In addition to the dry foods I've listed, I always keep a couple packs of frozen fish food in my freezer. My preferred frozen foods are blood worms and brine shrimp. There is a huge variety of frozen foods out there, and you should try a few to see what your fish like. When it comes to frozen foods, I recommend buying at your local fish store. The cost to ship a box of ice will rarely be worth it, and every fish store I have ever been in has had a freezer full of various frozen foods.

Support your local fish stores!

My Favorite Live Fish Foods

If you've made it this far you're ready to prepare the highest quality sustenance you can offer your fish: live foods! No prepared or processed food can offer the nutritional value that live prey offers. In a stream, river, lake or ocean, fish will feed on a variety of tiny worms, crustaceans and copepods. Two of the easiest live foods to prepare and feed to your fish are baby brine shrimp and microworms. These two foods are good for smaller fish, particularly when raising fry. You can read my post on hatching baby brine shrimp here. And you can read this post for more info on microworms.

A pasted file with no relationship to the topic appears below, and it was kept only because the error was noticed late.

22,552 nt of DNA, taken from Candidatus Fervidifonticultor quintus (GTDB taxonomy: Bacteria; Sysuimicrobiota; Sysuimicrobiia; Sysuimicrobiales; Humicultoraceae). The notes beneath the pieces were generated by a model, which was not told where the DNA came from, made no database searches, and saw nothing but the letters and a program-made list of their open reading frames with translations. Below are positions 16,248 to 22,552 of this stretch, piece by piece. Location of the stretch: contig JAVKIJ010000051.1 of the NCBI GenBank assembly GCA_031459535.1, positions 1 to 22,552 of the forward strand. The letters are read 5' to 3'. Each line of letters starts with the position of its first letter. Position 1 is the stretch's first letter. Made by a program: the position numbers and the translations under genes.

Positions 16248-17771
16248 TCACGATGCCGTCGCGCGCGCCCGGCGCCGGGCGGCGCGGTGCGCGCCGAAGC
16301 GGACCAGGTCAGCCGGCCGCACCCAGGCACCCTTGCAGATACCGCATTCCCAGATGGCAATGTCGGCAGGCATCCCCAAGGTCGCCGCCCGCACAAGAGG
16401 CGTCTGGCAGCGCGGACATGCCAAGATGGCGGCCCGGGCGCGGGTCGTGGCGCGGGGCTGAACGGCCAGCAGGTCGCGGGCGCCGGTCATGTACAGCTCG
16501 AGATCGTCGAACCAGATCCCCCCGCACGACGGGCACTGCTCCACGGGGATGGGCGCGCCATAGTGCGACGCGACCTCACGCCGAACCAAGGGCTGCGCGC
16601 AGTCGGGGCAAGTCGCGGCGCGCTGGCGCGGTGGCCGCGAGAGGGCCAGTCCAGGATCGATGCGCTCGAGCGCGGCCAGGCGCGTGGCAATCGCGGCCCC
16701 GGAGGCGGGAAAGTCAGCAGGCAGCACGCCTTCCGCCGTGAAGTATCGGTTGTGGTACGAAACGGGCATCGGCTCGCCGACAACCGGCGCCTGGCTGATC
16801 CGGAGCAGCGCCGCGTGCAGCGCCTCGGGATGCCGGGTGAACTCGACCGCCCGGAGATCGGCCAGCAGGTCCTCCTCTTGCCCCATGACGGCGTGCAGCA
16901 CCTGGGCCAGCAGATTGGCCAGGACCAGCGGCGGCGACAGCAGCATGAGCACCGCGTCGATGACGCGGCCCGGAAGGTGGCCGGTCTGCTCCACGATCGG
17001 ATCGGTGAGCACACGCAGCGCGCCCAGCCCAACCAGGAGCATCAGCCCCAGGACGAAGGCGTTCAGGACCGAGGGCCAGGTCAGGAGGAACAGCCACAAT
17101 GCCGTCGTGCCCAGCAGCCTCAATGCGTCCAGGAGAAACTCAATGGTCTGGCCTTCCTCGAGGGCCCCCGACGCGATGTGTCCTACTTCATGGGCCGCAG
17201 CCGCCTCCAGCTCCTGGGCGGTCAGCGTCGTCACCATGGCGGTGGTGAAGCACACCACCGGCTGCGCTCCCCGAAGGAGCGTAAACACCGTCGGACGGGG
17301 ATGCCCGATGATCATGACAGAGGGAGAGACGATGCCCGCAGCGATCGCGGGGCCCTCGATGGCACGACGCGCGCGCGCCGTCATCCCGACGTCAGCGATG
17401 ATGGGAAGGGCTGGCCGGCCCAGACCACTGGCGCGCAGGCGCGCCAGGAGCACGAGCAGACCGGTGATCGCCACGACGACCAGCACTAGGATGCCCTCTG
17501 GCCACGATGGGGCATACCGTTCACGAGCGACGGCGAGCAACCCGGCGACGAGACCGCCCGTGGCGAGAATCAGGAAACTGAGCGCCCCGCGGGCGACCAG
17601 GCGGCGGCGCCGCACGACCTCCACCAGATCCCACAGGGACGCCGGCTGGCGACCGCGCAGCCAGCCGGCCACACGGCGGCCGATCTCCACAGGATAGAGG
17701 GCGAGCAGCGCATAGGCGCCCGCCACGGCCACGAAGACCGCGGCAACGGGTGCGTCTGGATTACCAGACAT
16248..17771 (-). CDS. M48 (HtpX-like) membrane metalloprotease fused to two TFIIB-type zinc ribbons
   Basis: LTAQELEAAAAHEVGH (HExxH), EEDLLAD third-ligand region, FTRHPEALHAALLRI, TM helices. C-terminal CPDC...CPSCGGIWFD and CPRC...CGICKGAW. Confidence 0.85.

There are a variety of other live foods you could offer your fish: vinegar eels, peanut beetle larvae, daphnia, black worms, and many more. The live foods you choose will depend on the size and dietary needs of the fish you're keeping. Hopefully this post will serve as a jumping off point for you to go and do some research on the many live fish food options out there to find what works for you.

Too many floating plants in your tank? Check out this post on making your own floating feeder ring